The life of Lord Mahavira and the miracles at the pilgrimage site!

 ‘Mahavir Janma Kalyanak’, also known as ‘Mahavir Jayanti’, celebrates the birth of Lord Mahavira &is the most important religious festival for Jains. The festival falls in March or April. This year we celebrate it today.

About Lord Mahavira

Lord Mahavira was the twenty-fourth & last Jain Tirthankara. A Tirthankara in Jainism is an enlightened soul who is born as a human being & attains perfection through intense meditation.Tirthankara,also called ‘Jina’, is a saviour who has succeeded in crossing over life’s stream of rebirths & has made a path for others to follow.


Lord Mahavira was born in 599 B.C. Prince Vardhamana to King Siddhartha & Queen Trishala of the Ikshvaku Dynasty. When Queen Trishala was pregnant with Vardhamana, she had the 14 dreams depicted in Jain scriptures indicating that her unborn child was destined to greatness. Being a prince he was brought up amidst much luxury yet nothing affected him. He led a very simple life.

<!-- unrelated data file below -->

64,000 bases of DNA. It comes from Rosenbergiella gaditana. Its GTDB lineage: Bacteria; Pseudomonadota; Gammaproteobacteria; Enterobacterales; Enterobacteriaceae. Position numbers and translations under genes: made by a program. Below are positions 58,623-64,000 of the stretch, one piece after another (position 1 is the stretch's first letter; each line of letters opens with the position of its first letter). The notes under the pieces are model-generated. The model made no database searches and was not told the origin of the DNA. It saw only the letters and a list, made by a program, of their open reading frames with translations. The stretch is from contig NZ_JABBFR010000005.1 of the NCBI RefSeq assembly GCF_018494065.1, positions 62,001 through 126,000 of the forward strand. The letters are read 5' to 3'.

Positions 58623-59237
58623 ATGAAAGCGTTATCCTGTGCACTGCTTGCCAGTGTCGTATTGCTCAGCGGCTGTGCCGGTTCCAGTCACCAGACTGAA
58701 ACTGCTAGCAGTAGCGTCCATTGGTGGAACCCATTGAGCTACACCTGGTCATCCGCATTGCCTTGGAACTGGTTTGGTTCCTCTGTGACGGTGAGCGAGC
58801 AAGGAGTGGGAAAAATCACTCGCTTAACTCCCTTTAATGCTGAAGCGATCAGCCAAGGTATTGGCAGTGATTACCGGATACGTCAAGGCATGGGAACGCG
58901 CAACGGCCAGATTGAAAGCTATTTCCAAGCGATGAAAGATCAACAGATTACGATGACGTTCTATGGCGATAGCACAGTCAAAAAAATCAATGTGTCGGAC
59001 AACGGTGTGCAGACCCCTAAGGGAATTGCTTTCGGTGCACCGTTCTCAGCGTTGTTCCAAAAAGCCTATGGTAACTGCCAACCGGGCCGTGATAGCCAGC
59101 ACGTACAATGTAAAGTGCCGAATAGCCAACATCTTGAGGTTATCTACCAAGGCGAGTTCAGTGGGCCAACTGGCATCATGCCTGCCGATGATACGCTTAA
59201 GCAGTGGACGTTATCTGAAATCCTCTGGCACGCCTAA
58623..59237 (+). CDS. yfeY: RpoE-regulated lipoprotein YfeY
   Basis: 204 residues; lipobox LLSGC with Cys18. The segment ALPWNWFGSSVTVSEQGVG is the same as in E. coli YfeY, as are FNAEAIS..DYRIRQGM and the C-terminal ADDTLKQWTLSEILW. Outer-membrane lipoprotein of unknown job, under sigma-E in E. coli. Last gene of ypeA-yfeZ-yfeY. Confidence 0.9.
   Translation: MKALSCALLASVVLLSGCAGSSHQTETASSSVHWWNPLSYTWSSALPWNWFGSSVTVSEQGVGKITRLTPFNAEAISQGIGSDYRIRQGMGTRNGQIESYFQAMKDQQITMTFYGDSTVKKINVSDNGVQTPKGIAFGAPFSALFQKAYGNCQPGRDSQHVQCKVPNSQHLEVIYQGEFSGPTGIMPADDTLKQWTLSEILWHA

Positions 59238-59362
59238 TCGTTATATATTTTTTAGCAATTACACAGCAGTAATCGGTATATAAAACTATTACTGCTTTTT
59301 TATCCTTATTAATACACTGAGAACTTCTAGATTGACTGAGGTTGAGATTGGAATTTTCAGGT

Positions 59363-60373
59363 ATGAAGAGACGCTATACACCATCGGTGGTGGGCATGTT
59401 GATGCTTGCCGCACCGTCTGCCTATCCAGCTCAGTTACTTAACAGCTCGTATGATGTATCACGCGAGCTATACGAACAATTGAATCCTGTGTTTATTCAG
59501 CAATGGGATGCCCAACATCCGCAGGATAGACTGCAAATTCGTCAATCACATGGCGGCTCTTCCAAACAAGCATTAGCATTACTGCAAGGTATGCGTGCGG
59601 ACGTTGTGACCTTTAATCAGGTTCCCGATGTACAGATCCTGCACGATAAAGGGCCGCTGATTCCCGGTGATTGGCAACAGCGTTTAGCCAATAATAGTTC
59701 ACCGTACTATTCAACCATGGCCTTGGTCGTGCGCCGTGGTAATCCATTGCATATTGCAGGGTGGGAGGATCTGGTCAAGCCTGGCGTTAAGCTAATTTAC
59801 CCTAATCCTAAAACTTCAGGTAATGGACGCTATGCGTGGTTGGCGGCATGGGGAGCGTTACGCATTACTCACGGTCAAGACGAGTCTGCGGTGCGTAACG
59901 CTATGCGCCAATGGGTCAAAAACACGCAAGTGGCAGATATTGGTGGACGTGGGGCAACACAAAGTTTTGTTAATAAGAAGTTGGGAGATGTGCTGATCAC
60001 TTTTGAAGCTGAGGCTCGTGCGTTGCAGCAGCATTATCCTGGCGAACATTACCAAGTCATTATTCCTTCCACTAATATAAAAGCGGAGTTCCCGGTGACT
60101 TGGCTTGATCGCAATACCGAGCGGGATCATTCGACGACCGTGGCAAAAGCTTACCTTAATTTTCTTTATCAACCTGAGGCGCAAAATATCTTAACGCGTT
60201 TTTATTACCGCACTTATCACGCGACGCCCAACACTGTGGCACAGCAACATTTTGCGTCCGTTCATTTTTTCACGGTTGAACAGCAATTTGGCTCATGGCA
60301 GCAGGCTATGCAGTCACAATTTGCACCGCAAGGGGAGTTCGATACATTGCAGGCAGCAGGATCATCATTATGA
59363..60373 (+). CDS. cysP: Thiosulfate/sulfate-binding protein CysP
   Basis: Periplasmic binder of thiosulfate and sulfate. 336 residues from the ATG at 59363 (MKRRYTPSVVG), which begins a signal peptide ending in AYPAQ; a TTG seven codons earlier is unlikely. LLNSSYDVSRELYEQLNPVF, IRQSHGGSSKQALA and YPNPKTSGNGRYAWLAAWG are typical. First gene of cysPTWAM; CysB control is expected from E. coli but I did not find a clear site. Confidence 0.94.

Following his parent’s instructions, he married Princess Yashoda, at a very young age & the couple had a daughter, Priyadarshana. The Digambara sect of Jainism believes that Vardhamana refused to get married when his parents insisted.

Renunciation& Penance

When Vardhamana was 28, his parents passed away & his elder brother Nandivardhana succeeded their father. Vardhamana craved freedom from the worldly attachments & sought his brother’s permission to renounce his royal life. His brother tried to dissuade him from his resolve but Vardhamana was adamant, practicing fast & meditation at home. At 30 years of age, he finally abandoned his home & embraced the ascetic life of a monk on the tenth day of Margsirsa. He gave away his possessions, put on a single piece of cloth & uttered ‘NamoSiddhanam’ (I bow down to the liberated souls) &left all his worldly attachments behind.